Hasty retreat over Mau Narok resettlement

April 6, 2011 12:00 am

, NAIROBI, Kenya, Apr 6 – The government has announced it has shelved a plan to resettle some 800 Internally Displaced Persons (IDP\’s) in Mau Narok following protests from the Maasai community who are opposed to the project.

Internal Security Minister Professor George Saitoti said the more than 2,000 acres of land which had been acquired to resettle the IDP\’s will instead be used for agricultural research.

"We have considered all the options and looked at the concerns people on the ground have raised and we found it necessary to shelve the plan, but the land will be used for agricultural purposes by the government," he said.

He made the announcement at a joint news conference with Cabinet colleagues James Orengo, Esther Murugi, William Ole Ntimama and other local leaders after talks.

Prof Saitoti said the move was shelved for the sake of peace in the region after locals in Mau Narok vowed not to allow any resettlement on their ancestral land.

"We don\’t want to push people to a situation where they start having ill feelings towards each other.  This is a matter which has been agreed upon after deliberations and it is the government position," the minister said.

The parcel of land in question known as Rose Farm is situated in Mau-Narok-Molo district in Nakuru County.

It measures 2,264 acres which was meant to resettle 800 IDPs displaced following the violence of 2008 soon after the disputed presidential election which caused a major political crisis in the country.

"However, the resettlement has generated controversy which has made it difficult to continue with the programme and that is why we are seeking for an alternative land," the Minister said and appealed to anyone with suitable piece of land to sell it to the government.

The government has been forced time and again to deploy security forces to the disputed land to maintain peace whenever meetings meant to plan the resettlement exercise were held at Rose Farm.

On Wednesday morning, Special Programmes Minister Esther Murugi found herself in a dilemma during the morning session of Parliament after MPs accused her of neglecting a section of Internally Displaced Persons.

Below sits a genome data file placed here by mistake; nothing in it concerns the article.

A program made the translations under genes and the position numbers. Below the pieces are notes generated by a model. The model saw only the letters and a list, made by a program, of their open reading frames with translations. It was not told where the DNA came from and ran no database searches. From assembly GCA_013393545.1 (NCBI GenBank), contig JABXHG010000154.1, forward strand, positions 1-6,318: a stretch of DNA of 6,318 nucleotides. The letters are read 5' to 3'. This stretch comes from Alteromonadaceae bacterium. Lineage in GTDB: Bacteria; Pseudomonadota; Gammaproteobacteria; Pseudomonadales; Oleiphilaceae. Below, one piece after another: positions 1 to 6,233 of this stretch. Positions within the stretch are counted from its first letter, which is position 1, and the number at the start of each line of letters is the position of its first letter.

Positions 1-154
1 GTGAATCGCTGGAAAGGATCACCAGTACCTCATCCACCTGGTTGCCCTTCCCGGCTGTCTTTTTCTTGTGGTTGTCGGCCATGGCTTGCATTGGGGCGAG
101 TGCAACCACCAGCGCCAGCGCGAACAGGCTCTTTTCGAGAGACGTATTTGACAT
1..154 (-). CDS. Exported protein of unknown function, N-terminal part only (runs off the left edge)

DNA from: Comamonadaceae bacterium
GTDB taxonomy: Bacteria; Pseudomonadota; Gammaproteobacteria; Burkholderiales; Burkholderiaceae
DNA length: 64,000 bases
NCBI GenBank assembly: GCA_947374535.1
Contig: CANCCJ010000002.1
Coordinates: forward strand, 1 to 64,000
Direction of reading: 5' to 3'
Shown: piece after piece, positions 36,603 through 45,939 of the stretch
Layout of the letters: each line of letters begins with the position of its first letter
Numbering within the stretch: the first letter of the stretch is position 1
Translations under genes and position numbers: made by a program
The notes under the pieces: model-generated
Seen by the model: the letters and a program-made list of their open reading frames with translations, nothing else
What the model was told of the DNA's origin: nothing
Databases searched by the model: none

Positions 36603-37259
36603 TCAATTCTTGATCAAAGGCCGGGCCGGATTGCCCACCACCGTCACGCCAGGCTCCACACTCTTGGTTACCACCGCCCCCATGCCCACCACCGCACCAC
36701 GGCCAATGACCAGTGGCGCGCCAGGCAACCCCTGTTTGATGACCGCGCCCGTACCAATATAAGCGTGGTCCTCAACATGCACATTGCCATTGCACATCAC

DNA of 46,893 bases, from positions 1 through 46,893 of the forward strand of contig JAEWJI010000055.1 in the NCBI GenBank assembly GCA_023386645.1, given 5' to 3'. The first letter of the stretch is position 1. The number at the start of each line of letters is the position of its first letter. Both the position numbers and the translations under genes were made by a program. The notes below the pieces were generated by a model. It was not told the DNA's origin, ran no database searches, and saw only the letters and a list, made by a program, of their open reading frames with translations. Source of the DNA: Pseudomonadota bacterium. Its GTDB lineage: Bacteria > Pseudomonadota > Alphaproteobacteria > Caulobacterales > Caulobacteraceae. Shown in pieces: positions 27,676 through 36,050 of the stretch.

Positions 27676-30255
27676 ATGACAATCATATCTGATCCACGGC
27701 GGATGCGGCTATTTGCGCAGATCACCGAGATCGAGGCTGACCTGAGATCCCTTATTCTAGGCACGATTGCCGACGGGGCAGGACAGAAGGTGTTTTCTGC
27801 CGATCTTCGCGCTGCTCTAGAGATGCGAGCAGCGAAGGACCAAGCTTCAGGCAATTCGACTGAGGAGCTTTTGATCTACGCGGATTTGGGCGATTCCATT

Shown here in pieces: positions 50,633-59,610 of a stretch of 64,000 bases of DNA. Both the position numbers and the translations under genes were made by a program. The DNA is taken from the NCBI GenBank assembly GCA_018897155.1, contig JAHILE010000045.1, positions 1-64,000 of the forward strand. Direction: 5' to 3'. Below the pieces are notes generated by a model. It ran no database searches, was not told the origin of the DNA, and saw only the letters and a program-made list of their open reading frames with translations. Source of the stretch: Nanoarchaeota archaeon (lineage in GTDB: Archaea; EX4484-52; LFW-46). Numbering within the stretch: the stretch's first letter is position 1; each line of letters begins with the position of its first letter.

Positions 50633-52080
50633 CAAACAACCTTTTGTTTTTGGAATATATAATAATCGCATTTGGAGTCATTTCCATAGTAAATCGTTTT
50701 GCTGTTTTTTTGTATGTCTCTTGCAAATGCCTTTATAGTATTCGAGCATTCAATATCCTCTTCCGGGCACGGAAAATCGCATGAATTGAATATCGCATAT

The stormy session of Parliament was sparked off by claims that the minister was taking the matter of the resettlement of the IDPs lightly.

Ms Murugi however stated that her first mandate was to settle the \’livelihood IDPs\’ (those who lost their businesses) and not the landless.

"The IDPs displaced from the Rift Valley in camps did not own land in the Rift Valley but were renting houses in towns and their livelihood was stopped meaning businesses stopped," she said

Narok South MP Nkoidila ole Lankas Minister wanted the government to indicate the number and particulars of Internally Displaced Persons who are still in camps and also state their current locations.

He wondered why the government was overlooking landless people in Narok and why was it causing tension by bringing people from other parts of the country to be resettled there?

Ms Murugi\’s attempt to use a clause of the Constitution that guarantees Kenyans right to settle anywhere was shouted down by MPs who challenged her to resettle the IDPs where they had originally come from.

The Speaker got her off the hook when he directed that she gives a comprehensive report in two weeks time on the national situation on the IDPs.

MPs Millie Odhiambo, Ekwe Ethuro, Nur Abdi and William Kabogo accused the minister of discriminating against the integrated IDPs (those who sought refuge with their relatives after they were uprooted from their homes).

"In Mbita, Suba, Kuria and Kisii the list was sent and nobody has been paid.  When you ask the Provincial Administration they tell you that they were told that the list was submitted late. Even they are frustrated they are saying is there a deliberate attempt to cut off certain communities," said Ms Odhiambo.

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